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Rising Temperatures, Falling Ratings: The Effect of Climate Change on Sovereign Creditworthiness

Author

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  • Patrycja Klusak

    (Norwich Business School, University of East Anglia, Norwich NR4 7TJ, United Kingdom; Bennett Institute for Public Policy, University of Cambridge, Cambridge CB3 9DT, United Kingdom)

  • Matthew Agarwala

    (Bennett Institute for Public Policy, University of Cambridge, Cambridge CB3 9DT, United Kingdom; Centre for Social and Economic Research on the Global Environment, University of East Anglia, Norwich NR4 7TJ, United Kingdom; Tobin Center for Economic Policy, Yale University, New Haven, Connecticut 06511)

  • Matt Burke

    (Smith School of Enterprise and the Environment, University of Oxford, Oxford OX1 3QY, United Kingdom)

  • Moritz Kraemer

    (Chief Economist, LBBW (Landesbank Baden-Württemberg), 70173 Stuttgart, Germany; Centre for Sustainable Finance, SOAS University, London WC1H 0XG, United Kingdom; House of Finance, Goethe University, 60323 Frankfurt, Germany)

  • Kamiar Mohaddes

    (Judge Business School, University of Cambridge, Cambridge CB2 1AG, United Kingdom; King’s College, University of Cambridge, Cambridge CB2 1AG, United Kingdom)

Abstract

Enthusiasm for “greening the financial system” is welcome, but a fundamental challenge remains: financial decision makers lack the necessary information. It is not enough to know that climate change is bad. Markets need credible, digestible information on how climate change translates into material risks. To bridge the gap between climate science and real-world financial indicators, we simulate the effect of climate change on sovereign credit ratings for 109 countries, creating the world’s first climate-adjusted sovereign credit rating. Under various warming scenarios, we find evidence of climate-induced sovereign downgrades as early as 2030, increasing in intensity and across more countries over the century. We find strong evidence that stringent climate policy consistent with limiting warming to below 2 °C, honoring the Paris Climate Agreement and following representative concentration pathway (RCP) 2.6, could nearly eliminate the effect of climate change on ratings. In contrast, under higher emissions scenarios (i.e., RCP 8.5), 59 sovereigns experience climate-induced downgrades by 2030, with an average reduction of 0.68 notches, rising to 81 sovereigns facing an average downgrade of 2.18 notches by 2100. We calculate the effect of climate-induced sovereign downgrades on the cost of corporate and sovereign debt. Across the sample, climate change could increase the annual interest payments on sovereign debt by US$45–$67 billion under RCP 2.6, rising to US$135–$203 billion under RCP 8.5. The additional cost to corporations is US$10–$17 billion under RCP 2.6 and US$35–$61 billion under RCP 8.5.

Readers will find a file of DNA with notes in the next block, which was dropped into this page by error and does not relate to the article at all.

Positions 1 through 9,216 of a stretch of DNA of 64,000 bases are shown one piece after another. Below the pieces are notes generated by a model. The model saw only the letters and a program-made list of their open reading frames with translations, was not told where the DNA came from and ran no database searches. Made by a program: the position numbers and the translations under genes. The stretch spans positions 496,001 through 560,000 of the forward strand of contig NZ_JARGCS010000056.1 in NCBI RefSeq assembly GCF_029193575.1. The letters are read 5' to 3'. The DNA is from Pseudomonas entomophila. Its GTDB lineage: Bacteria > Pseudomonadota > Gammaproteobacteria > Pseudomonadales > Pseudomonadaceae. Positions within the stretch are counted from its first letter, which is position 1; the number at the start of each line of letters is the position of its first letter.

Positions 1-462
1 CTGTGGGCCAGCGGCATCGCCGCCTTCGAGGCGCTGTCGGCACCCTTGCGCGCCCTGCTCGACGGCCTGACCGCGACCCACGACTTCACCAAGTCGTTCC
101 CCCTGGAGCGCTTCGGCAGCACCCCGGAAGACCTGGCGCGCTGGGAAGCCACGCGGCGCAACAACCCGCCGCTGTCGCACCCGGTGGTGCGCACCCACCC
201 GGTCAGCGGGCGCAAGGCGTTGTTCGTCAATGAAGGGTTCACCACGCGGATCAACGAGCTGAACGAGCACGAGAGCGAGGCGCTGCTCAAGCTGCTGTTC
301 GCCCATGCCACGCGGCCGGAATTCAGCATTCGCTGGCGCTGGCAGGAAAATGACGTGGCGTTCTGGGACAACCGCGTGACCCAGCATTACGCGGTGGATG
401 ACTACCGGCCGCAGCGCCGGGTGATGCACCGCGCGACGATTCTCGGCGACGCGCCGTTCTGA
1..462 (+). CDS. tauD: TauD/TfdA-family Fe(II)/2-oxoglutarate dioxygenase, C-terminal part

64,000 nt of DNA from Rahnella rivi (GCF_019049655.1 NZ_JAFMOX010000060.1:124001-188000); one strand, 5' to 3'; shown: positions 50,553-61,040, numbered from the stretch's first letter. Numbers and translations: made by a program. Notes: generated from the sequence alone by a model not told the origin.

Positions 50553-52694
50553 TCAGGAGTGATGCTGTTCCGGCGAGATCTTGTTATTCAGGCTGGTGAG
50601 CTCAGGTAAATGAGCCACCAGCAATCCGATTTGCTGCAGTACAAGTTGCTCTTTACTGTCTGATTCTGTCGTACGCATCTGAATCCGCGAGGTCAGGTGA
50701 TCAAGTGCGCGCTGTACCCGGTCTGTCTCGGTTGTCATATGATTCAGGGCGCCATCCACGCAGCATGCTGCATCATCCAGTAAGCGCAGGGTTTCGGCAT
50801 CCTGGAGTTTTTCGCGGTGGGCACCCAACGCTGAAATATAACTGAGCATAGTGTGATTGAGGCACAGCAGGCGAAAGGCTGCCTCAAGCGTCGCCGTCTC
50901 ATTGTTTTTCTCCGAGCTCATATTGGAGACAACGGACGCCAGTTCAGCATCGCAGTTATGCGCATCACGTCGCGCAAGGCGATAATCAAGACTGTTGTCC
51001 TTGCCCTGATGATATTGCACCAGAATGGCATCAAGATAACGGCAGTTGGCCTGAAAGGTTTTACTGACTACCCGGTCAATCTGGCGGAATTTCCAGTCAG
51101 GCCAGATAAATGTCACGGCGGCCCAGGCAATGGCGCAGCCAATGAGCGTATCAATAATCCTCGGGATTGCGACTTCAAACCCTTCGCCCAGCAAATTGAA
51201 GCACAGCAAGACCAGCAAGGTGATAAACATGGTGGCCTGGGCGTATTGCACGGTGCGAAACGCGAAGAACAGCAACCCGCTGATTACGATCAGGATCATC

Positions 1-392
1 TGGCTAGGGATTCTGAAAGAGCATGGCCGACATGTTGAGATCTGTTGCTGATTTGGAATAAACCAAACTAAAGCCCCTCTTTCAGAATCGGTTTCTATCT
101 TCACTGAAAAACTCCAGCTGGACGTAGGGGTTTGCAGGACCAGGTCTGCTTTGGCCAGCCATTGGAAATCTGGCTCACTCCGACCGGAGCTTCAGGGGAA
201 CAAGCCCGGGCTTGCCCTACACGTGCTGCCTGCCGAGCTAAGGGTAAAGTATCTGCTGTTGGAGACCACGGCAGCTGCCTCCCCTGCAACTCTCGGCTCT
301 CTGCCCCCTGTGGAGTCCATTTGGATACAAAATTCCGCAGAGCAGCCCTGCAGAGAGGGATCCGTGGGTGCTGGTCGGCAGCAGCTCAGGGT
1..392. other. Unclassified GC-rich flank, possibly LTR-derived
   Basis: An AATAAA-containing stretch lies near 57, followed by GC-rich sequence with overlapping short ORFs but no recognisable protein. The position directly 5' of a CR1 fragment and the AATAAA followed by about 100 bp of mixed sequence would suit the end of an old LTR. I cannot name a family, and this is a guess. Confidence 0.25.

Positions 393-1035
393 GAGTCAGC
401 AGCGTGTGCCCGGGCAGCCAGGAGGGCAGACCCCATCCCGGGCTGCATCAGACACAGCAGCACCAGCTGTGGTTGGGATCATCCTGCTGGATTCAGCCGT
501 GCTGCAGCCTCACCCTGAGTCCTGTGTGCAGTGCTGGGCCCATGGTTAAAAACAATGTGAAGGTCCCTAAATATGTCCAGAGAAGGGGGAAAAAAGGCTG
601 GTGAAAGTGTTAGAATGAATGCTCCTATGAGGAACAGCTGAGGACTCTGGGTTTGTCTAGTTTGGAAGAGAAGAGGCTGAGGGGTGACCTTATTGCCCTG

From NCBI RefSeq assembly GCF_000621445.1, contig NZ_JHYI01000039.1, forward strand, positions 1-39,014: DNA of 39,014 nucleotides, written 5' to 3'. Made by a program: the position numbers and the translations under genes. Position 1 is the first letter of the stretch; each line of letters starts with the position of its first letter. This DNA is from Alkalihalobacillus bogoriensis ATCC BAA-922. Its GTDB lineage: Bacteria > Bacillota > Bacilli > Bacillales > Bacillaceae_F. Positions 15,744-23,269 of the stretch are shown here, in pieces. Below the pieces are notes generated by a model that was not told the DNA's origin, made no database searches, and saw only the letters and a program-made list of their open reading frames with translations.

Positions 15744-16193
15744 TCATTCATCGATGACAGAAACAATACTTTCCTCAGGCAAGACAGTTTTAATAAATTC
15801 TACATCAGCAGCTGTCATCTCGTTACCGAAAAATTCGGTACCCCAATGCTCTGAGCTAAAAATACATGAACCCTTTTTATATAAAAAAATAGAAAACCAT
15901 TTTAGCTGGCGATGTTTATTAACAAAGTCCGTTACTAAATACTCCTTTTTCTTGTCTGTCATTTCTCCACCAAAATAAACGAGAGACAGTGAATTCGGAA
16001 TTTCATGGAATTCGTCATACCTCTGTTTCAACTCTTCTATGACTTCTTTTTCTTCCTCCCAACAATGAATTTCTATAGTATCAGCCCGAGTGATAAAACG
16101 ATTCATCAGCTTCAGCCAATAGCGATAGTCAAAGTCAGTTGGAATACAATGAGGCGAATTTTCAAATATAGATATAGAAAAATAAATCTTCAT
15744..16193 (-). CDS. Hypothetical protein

Suggested Citation

  • Patrycja Klusak & Matthew Agarwala & Matt Burke & Moritz Kraemer & Kamiar Mohaddes, 2023. "Rising Temperatures, Falling Ratings: The Effect of Climate Change on Sovereign Creditworthiness," Management Science, INFORMS, vol. 69(12), pages 7468-7491, December.
  • Handle: RePEc:inm:ormnsc:v:69:y:2023:i:12:p:7468-7491
    DOI: 10.1287/mnsc.2023.4869
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    Cited by:

    1. Kamiar Mohaddes & Ryan N C Ng & M Hashem Pesaran & Mehdi Raissi & Jui-Chung Yang, 2023. "Climate change and economic activity: evidence from US states," Oxford Open Economics, Oxford University Press, vol. 2, pages 28-46.